WASHINGTON – Dr. Anthony Fauci, the Biden administration's top medical adviser, has said that it is imperative for India to collaborate with other countries and companies to ramp up its vaccine production capability to vaccinate the country's huge population against COVID-19.
Calling India as one of the best vaccine producers in the world, the leading American infectious disease expert said, "It's a very, very large country with a population of about 1.4 billion people, you only have a couple of percentage of the people who are fully vaccinated and over about 10 percent or so that have at least one dose, so you've got to work out arrangements with other countries, other companies at the same time, as ramping up your own capability of making vaccines, because as we all know, India is one of the best if not the biggest vaccine producers in the world."
As several countries have announced support for India's response to a devastating second wave of coronavirus infections that has hit healthcare facilities across the country, Fauci told ANI in an exclusive interview: "There was the immediate issue that needs to be addressed as taking care of the people that are already infected. Getting better supplies of oxygen, oxygen cylinders, oxygen generators, PPEs, therapies like Remdesivir and things like that; the things that the U.S. has helped with, but then probably in the intermediate and long run, you've got to figure out a way how to get as many vaccinations administered to the people of India as possible."
Noting that the B.1.617 mutant first detected in India has been found in over 40 countries including the U.S., he said, "In the ongoing crisis, the rich countries have a moral responsibility to assist those countries that don't have the capability of doing that, particularly the low and middle-income countries."
Fauci, who is the director of the U.S. National Institute of Allergy and Infectious Diseases, is also the chief medical advisor to President Joe Biden.
Regarding the use of vaccine passports in post-pandemic travel, the infectious diseases expert said that they are not going to be mandated by the U.S. government, is likely not to go forward with them, but also noted that several airlines may say that they will not include persons who don't have vaccination verification.
Speaking on resuming travel with India, Fauci told ANI: "It is really going to depend on the level of infection right now. India has a very, very high level of infection and that would mean that it would be very, very difficult to resume travel there right now."
India is currently dealing with a second COVID-19 wave that has swept through the nation, straining the country's health infrastructure and overburdening frontline medical workers.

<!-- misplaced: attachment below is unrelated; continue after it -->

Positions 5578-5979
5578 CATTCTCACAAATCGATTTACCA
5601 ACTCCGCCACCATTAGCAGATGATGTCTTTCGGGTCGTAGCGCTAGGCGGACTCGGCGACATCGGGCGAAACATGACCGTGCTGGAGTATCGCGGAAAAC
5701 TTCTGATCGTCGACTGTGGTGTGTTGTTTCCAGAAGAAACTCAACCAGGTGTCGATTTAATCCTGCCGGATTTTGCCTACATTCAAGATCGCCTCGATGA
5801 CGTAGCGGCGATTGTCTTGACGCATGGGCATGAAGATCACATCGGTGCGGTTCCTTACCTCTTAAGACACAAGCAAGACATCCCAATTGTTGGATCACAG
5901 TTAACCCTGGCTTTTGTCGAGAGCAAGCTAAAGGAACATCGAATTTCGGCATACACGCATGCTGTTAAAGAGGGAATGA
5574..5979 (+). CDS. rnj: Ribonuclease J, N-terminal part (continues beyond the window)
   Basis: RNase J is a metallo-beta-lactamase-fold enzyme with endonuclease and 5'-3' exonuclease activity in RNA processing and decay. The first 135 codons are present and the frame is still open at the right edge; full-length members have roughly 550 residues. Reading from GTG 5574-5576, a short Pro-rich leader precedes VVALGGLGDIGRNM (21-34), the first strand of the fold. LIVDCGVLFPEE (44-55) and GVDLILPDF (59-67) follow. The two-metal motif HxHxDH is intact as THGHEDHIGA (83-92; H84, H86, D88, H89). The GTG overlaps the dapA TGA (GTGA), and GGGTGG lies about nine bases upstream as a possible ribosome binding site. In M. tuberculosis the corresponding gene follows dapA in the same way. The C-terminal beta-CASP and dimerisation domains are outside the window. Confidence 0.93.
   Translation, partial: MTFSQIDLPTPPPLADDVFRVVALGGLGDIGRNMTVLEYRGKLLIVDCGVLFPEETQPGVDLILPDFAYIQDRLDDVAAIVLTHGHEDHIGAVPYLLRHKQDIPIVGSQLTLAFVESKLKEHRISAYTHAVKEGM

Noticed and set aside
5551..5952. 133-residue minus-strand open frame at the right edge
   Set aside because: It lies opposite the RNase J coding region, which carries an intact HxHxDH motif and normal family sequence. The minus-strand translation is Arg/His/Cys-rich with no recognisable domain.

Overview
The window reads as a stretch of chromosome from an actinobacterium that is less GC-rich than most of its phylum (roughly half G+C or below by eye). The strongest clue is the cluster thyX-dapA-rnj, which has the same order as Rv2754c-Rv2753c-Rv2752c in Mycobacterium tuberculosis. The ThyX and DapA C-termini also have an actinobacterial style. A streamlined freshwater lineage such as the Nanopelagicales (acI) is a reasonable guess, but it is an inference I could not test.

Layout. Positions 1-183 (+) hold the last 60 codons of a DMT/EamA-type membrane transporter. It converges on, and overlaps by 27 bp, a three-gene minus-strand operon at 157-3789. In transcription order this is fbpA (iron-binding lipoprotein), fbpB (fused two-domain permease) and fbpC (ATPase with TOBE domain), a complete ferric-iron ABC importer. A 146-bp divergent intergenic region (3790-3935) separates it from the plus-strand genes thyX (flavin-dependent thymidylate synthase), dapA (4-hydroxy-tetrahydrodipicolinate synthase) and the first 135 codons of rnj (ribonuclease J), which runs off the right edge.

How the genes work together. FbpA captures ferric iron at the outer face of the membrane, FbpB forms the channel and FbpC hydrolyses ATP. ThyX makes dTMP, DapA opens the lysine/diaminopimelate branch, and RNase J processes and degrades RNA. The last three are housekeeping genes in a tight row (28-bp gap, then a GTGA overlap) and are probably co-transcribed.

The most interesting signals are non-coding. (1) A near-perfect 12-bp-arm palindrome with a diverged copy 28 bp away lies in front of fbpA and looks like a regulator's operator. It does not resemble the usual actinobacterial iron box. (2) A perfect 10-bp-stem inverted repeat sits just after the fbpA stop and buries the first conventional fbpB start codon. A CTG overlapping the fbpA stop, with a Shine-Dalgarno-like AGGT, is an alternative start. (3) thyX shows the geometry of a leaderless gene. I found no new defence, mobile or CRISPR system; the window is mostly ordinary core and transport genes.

Several countries around the globe including the UK, Russia, and the U.S. have extended support to India as it continues to struggle with the increase in its health infrastructure needs.
The Union Health Ministry earlier this month informed that 17.72 crore doses of COVID-19 vaccine have been administered in India till now.
"Ten states account for 66.73 percent of the cumulative doses given so far in the country. More than 34 lakh beneficiaries of age group 18-44 vaccinated under Phase-3 of Vaccination Drive," said Joint Secretary of Union Health Ministry Lav Agarwal.
The country had started the COVID-19 vaccination drive on Jan. 16 with two vaccines – Covishield (Oxford-AstraZeneca's vaccine manufactured by Serum Institute of India) and Covaxin (manufactured by Bharat Biotech Limited).
The vaccination drive for those between 18 and 45 years of age started in many parts of the country from May 1.
Besides dramatically ramping up its COVID-19 vaccination drive, extending the gap between two doses of Covishield is a "reasonable approach," Fauci added.
The Government of India on May 13 announced that the gap between the first and second doses of the Covishield COVID-19 vaccine has been increased to 12-16 weeks – from the existing 6-8 weeks. This is the second time in three months that Covishield dosage intervals have been widened and this move has once again garnered criticism as a cover-up for not having enough vaccines for the people in India. However, Fauci said that this "extended interval" is beneficial even from the efficacy standpoint.
"The fact that you delay it that long, it is very unlikely that it would have a negative effect on the efficacy of the vaccine. I would not refer to it as a cover-up when you don't have enough vaccines," Fauci told ANI.
When asked about the efficacy of the Sputnik V Vaccine, "I've heard about the Sputnik, that it seems to be quite efficacious, at a high level of close to 90 percent or so," Fauci responded.
Last year, when the U.S. was battling with the surge of COVID-19 cases, the Department of Defense docked two naval warships—USNS Mercy and USNS Comfort—on the coasts of New York and Los Angeles to step up the efforts in combating the virus.
Fauci suggests that India should step up the role of the armed forces in combating COVID-19.
"You can use the military sometimes to get things done quickly that you otherwise in the private sector would not be able to, for example, I know that there's a shortage of hospital beds right now that people who need to be in a hospital or not getting into a hospital because of the shortage of the beds; you can get the military to put up field hospitals, the same way they would during time of war, that could serve as a substitute for the classic hospital." Fauci told ANI.